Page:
**Daily Homework Problem Sets:** You will get and turn in __all__ Math 3 homework over the World Wide Web using WeBWorK (see left sidebar for login). Homework due-dates will be shown on the WeBWorK assignments, which will generally be due at 8:00 a.m. on the second class day after the class in which the material is covered. Answers will be available at 1:00 p.m. on the same day. Late homework will not be accepted without advance permission from your
instructor, obtained well before the assignment is due. There will normally be at least one class-day between the day homework is assigned and the day it is due, thereby providing plenty of opportunity for you to get your questions answered.

**Academic Honor Principle:** On the two hour-exams and the final examination you will work individually, guided by the Dartmouth Academic Honor Principle. On the daily homework exercises, you will each have different numbers and you will turn in assignments individually, although you are encouraged to work collaboratively. However, collaboration does not include copying someone else's work——a clear violation of the Honor Principle. Feel free to talk with other students about the material. You may even decide to form a study group for that purpose. You also may seek assistance from a tutor or your instructor(s). When it comes to writing up the homework, however, you should do this by yourself without outside assistance. In this regard, it is a violation of the Honor Principle to share electronic files, or to type answers into someone else's WeBWorK account.

**Grades:** The course grade will be based upon the scores of the two hour-exams, the final examination, and the homework, as follows:

Hour-Exams: 200 points (100 points each)

Final Exam: 150 points (multiple-choice)

Homework: 50 points

The total of 400 points will be the basis for final grades in the course.
**Tutorials:** Assistance on the daily homework can be obtained in tutorials staffed by graduate Course Assistants and undergraduate student tutors. All tutorials are scheduled from 7:00 to 9:00 pm on Sunday, Tuesday, and Thursday evenings and are held in 008 Kemeny. They begin Thursday September 24.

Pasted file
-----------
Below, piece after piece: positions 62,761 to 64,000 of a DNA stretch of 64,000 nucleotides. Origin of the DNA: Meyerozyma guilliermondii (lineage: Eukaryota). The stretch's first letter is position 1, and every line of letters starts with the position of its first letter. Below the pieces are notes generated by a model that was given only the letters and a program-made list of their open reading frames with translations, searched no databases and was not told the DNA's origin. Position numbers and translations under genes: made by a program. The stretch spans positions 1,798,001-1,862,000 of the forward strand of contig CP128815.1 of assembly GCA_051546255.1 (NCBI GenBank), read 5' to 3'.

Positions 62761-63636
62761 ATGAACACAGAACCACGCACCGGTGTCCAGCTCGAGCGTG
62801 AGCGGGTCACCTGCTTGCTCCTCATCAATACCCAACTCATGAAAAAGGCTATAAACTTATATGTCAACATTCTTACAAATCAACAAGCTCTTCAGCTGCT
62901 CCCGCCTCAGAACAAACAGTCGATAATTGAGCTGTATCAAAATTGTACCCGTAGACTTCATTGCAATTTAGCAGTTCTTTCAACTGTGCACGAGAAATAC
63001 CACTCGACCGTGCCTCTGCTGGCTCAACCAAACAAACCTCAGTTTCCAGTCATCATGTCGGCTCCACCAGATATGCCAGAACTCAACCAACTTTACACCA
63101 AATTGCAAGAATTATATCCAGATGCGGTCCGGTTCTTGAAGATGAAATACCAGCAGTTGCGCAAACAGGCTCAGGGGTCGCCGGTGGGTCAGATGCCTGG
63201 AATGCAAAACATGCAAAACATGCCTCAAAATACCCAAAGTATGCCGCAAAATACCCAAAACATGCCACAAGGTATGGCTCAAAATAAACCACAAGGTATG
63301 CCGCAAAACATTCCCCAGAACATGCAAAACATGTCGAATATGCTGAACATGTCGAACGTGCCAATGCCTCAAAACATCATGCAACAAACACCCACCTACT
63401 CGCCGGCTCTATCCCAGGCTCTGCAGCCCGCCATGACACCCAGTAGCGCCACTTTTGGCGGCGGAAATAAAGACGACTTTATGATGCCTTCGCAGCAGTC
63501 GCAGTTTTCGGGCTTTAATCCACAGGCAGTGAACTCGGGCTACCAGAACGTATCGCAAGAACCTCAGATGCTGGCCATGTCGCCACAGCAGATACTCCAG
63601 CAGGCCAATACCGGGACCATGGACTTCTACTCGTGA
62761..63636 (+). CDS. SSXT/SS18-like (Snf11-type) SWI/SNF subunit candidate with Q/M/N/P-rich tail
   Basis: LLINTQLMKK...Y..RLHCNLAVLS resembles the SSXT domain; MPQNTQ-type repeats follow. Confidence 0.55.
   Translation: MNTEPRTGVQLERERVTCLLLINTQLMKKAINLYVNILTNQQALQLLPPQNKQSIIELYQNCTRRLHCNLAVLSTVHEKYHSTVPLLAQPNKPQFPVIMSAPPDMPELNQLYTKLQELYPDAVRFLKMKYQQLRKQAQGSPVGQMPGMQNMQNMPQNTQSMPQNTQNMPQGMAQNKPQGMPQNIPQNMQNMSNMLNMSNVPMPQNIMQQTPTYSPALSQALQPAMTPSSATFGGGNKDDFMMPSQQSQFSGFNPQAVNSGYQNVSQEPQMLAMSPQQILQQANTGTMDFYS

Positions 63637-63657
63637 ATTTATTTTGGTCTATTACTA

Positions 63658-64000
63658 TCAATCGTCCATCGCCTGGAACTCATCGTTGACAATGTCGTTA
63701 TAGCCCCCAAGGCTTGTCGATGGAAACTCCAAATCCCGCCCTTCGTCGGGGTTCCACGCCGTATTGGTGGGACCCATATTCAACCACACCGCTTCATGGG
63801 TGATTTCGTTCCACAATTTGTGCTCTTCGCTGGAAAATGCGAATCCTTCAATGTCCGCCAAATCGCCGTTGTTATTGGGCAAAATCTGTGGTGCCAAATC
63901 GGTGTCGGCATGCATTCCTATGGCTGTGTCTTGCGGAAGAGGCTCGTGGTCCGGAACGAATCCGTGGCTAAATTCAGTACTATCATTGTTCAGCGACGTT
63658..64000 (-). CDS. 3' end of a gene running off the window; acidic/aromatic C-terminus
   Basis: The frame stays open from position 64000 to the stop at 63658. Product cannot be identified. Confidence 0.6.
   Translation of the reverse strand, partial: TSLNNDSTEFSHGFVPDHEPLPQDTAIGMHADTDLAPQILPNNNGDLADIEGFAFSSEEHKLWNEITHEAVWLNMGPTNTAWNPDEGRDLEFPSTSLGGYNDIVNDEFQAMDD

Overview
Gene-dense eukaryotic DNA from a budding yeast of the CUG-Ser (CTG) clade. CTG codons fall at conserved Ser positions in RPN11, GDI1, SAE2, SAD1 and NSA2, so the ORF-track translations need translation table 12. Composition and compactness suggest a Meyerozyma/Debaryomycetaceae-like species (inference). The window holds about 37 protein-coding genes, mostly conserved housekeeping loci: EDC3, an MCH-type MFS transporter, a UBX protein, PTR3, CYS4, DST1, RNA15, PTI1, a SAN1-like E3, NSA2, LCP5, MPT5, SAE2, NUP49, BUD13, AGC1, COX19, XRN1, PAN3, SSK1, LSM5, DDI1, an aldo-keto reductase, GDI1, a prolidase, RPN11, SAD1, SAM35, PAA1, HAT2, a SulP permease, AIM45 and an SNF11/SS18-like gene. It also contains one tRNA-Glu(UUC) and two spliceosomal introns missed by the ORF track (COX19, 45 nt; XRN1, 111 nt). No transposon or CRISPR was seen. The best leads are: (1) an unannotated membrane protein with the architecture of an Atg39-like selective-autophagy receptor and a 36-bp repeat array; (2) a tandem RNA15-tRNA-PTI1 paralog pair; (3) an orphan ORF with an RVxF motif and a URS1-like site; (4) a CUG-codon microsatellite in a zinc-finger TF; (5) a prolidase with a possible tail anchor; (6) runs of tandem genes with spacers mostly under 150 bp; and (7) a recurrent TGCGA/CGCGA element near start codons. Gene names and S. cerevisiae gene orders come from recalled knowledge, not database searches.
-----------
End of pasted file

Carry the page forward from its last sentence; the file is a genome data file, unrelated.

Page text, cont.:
**Students' Religious Observances:** Some students may wish to take part in religious observances that occur during this academic term. If you have a religious observance that conflicts with your participation in the course, please meet with your instructor before the end of the second week of the term to discuss appropriate accommodations.

**Disabilities:** We encourage students with documented disabilities, including "invisible" disabilities such as chronic diseases, learning disabilities, and psychiatric disabilities, to discuss possible accommodations with one of your instructors. Students might want to consult as well Student Accessibility Services, 301 Collis Center, ext. 6-2014. In addition to providing information and services, the office can assist with determining appropriate accomodations and registering them.

**H1N1 or Another Serious Illness:** If you contract H1N1 or another serious illness, please contact your professor by email. We will be happy to make arrangements for you to make up late work, or exams if you provide us with a note from Dick's house. Please do not come to class if you have H1N1 or an influenza-like illness. The Math 3 website contains the complete class schedule, so you will know what you've missed. For more information on what to do if you believe you have H1N1 or the flu, see the Dartmouth web page devoted to this topic.

**Math 3 Website:** We have set up a website to organize the materials of the course. The address is http://www.math.dartmouth.edu/~m3f09/.

Have a good term. We look forward to working with you.